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We describe, analyze, and experiment with a framework for empirical loss minimization with regularization. Our algorithmic framework alternates between two phases. On each iteration we first perform an unconstrained gradient descent step. We then cast and solve an instantaneous optimization problem that trades off minimization of a regularization term while keeping close proximity to the result of the first phase. This view yields a simple yet effective algorithm that can be used for batch penalized risk minimization and online learning. Furthermore, the two phase approach enables sparse solutions when used in conjunction with regularization functions that promote sparsity, such as ℓ1. We derive concrete and very simple algorithms for minimization of loss functions with ℓ1, ℓ2, ℓ 2 2, and ℓ ∞ regularization. We also show how to construct efficient algorithms for mixednorm ℓ1/ℓq regularization. We further extend the algorithms and give efficient implementations for very highdimensional data with sparsity. We demonstrate the potential of the proposed framework in a series of experiments with synthetic and natural datasets.
Projected Subgradient Methods for Learning Sparse Gaussians
"... Gaussian Markov random fields (GMRFs) are useful in a broad range of applications. In this paper we tackle the problem of learning a sparse GMRF in a highdimensional space. Our approach uses the ℓ1norm as a regularization on the inverse covariance matrix. We utilize a novel projected gradient meth ..."
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Cited by 30 (0 self)
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Gaussian Markov random fields (GMRFs) are useful in a broad range of applications. In this paper we tackle the problem of learning a sparse GMRF in a highdimensional space. Our approach uses the ℓ1norm as a regularization on the inverse covariance matrix. We utilize a novel projected gradient method, which is faster than previous methods in practice and equal to the best performing of these in asymptotic complexity. We also extend the ℓ1regularized objective to the problem of sparsifying entire blocks within the inverse covariance matrix. Our methods generalize fairly easily to this case, while other methods do not. We demonstrate that our extensions give better generalization performance on two real domains—biological network analysis and a 2Dshape modeling image task. 1
Composite Objective Mirror Descent
"... We present a new method for regularized convex optimization and analyze it under both online and stochastic optimization settings. In addition to unifying previously known firstorder algorithms, such as the projected gradient method, mirror descent, and forwardbackward splitting, our method yields n ..."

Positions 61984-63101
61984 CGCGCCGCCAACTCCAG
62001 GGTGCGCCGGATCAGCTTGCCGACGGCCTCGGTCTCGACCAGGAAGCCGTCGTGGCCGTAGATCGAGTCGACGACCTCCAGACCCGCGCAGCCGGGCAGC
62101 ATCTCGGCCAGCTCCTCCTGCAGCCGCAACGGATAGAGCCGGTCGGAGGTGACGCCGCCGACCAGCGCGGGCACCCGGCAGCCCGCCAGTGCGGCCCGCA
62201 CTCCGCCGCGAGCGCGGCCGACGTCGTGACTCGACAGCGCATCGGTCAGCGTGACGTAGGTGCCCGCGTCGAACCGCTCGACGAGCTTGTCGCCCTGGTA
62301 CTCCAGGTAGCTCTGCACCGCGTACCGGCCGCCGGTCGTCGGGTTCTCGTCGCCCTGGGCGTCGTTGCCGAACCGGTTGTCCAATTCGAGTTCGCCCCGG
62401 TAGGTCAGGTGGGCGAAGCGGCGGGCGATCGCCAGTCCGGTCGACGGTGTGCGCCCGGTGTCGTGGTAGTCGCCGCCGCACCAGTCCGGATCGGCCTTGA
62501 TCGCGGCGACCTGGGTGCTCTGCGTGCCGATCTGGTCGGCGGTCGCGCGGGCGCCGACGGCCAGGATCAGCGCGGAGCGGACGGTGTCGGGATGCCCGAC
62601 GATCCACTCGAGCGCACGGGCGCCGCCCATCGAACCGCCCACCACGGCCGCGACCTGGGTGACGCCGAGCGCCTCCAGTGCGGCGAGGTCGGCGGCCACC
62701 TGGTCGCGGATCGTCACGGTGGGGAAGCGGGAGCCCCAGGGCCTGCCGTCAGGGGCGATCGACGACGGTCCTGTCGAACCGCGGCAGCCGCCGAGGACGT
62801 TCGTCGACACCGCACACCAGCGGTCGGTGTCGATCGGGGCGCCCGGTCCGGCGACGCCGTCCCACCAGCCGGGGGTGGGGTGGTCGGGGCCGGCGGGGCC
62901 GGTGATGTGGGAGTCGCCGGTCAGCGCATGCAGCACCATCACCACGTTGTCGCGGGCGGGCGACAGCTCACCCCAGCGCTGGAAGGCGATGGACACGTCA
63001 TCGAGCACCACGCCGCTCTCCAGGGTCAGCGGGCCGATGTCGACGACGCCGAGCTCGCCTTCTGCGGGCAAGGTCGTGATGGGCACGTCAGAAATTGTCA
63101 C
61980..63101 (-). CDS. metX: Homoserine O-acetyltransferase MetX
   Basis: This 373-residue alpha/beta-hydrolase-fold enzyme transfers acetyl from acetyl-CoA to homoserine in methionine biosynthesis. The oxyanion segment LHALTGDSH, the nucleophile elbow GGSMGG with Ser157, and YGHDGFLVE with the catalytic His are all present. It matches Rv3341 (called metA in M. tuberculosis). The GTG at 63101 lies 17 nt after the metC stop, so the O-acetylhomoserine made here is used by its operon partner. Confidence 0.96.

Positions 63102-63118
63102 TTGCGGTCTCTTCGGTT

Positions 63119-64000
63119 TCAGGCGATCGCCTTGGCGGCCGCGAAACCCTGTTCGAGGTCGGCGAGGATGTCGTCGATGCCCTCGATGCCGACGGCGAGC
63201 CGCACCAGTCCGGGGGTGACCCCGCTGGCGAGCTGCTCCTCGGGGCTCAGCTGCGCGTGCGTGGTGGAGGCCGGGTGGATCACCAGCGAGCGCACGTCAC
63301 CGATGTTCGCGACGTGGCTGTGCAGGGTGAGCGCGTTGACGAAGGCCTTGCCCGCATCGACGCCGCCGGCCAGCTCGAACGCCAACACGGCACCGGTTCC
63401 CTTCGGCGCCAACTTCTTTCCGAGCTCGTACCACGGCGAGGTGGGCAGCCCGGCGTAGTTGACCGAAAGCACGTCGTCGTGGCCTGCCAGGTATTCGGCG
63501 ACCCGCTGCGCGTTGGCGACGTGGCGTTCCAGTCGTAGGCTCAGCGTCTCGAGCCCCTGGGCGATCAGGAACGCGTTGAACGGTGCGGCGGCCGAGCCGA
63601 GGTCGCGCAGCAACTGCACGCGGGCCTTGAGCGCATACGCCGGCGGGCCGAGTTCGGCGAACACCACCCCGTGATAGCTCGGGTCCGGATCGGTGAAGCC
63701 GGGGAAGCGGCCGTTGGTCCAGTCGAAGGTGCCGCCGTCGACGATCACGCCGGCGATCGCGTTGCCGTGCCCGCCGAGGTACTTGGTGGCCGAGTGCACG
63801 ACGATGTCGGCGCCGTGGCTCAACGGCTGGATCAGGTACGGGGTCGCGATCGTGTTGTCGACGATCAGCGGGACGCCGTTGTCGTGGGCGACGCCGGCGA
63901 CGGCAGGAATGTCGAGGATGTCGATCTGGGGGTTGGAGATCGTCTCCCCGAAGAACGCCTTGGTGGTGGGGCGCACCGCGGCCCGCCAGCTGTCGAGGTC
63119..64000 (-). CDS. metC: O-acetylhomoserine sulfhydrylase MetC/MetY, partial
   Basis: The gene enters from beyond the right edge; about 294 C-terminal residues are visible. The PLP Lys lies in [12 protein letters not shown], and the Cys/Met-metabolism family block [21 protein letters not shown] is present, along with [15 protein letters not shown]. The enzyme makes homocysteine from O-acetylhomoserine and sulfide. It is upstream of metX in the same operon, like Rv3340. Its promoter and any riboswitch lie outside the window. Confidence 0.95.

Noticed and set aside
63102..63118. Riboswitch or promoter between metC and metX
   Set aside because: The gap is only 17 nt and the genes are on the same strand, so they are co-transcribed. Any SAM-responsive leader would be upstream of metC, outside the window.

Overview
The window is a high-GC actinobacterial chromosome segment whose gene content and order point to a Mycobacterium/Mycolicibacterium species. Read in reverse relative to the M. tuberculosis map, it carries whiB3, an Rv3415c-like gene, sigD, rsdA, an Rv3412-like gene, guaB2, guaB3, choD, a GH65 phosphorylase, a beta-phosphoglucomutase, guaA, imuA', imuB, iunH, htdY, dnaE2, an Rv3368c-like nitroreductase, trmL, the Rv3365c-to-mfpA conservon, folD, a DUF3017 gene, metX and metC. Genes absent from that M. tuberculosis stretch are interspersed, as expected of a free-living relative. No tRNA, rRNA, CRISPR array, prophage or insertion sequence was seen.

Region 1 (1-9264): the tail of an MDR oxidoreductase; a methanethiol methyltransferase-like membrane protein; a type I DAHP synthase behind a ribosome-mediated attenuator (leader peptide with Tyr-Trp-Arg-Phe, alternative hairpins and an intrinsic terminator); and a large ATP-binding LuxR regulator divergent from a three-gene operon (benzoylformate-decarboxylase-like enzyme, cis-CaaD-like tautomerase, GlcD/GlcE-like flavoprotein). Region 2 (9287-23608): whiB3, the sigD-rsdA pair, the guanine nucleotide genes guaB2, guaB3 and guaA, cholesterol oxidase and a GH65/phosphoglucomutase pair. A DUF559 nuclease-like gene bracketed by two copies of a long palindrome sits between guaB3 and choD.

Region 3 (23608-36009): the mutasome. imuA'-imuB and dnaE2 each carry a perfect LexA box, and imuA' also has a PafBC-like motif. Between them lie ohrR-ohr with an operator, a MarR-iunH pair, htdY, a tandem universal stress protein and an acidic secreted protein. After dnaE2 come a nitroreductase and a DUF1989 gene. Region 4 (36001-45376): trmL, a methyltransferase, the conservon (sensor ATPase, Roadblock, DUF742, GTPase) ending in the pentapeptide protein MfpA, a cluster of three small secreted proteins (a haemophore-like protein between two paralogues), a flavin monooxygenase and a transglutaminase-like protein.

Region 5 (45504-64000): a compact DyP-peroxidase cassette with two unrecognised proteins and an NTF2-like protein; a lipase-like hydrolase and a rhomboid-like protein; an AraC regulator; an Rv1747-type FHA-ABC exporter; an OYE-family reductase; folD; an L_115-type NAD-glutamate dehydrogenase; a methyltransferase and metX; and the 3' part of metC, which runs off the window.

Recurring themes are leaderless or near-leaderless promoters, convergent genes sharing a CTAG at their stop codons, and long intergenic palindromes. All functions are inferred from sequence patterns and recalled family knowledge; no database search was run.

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Cited by 27 (5 self)
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We present a new method for regularized convex optimization and analyze it under both online and stochastic optimization settings. In addition to unifying previously known firstorder algorithms, such as the projected gradient method, mirror descent, and forwardbackward splitting, our method yields new analysis and algorithms. We also derive specific instantiations of our method for commonly used regularization functions, such as ℓ1, mixed norm, and tracenorm. 1
Large Graph Construction for Scalable SemiSupervised Learning
"... In this paper, we address the scalability issue plaguing graphbased semisupervised learningviaasmallnumberofanchorpointswhich adequatelycovertheentirepointcloud. Critically, these anchor points enable nonparametric regression that predicts the label for each data point as a locally weighted averag ..."
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Cited by 24 (7 self)
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In this paper, we address the scalability issue plaguing graphbased semisupervised learningviaasmallnumberofanchorpointswhich adequatelycovertheentirepointcloud. Critically, these anchor points enable nonparametric regression that predicts the label for each data point as a locally weighted average of the labels on anchor points. Becauseconventionalgraphconstructionisinefficient in large scale, we propose to construct a tractable large graph by coupling anchorbased label prediction and adjacency matrix design. Contrary to the Nyström approximation of adjacency matrices which results in indefinite graph Laplacians and in turn leads to potential nonconvex optimization over graphs, the proposed graph construction approach based on a unique idea called AnchorGraph provides nonnegative adjacency matrices to guarantee positive semidefinite graph Laplacians. Our approach scales linearly with the data size and in practice usually produces a large sparse graph. Experiments on large datasets demonstrate the significant accuracy improvement and scalability of the proposed approach. 1.
Largescale sparse logistic regression
 In ACM SIGKDD International Conference On Knowledge Discovery and Data Mining
, 2009